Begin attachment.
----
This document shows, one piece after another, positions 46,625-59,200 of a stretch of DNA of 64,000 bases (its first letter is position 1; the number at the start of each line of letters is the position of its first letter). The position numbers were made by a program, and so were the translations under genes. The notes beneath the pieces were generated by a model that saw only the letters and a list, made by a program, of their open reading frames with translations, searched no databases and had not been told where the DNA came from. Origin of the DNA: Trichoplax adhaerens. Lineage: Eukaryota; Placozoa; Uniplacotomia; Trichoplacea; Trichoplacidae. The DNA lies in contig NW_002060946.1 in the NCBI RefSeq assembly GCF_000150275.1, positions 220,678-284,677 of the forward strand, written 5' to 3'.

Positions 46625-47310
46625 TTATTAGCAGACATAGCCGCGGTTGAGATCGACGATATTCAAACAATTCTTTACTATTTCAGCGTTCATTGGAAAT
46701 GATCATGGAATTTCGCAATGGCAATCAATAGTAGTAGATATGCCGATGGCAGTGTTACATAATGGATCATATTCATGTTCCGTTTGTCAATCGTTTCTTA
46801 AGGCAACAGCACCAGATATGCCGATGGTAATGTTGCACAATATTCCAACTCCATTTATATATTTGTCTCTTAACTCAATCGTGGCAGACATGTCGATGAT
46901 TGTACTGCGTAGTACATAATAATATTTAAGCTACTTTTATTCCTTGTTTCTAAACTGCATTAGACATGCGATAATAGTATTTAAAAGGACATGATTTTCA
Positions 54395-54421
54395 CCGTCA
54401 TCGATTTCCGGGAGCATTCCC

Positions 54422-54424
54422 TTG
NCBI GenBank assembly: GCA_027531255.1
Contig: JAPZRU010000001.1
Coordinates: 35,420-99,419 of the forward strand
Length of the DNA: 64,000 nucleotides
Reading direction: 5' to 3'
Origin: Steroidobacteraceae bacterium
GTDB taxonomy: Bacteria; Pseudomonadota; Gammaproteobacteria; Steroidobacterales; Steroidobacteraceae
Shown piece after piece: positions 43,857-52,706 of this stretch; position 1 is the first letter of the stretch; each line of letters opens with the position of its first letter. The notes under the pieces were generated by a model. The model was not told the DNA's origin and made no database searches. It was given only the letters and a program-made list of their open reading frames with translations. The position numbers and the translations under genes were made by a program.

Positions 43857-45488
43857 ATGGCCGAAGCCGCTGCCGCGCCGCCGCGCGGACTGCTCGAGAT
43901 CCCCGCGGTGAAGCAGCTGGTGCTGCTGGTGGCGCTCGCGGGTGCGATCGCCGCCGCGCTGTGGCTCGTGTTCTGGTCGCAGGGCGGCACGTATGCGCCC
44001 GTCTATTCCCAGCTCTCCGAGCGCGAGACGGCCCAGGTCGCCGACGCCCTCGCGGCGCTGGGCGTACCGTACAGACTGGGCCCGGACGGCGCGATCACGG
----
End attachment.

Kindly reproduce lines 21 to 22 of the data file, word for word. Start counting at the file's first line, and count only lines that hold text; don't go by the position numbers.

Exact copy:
43857 ATGGCCGAAGCCGCTGCCGCGCCGCCGCGCGGACTGCTCGAGAT
43901 CCCCGCGGTGAAGCAGCTGGTGCTGCTGGTGGCGCTCGCGGGTGCGATCGCCGCCGCGCTGTGGCTCGTGTTCTGGTCGCAGGGCGGCACGTATGCGCCC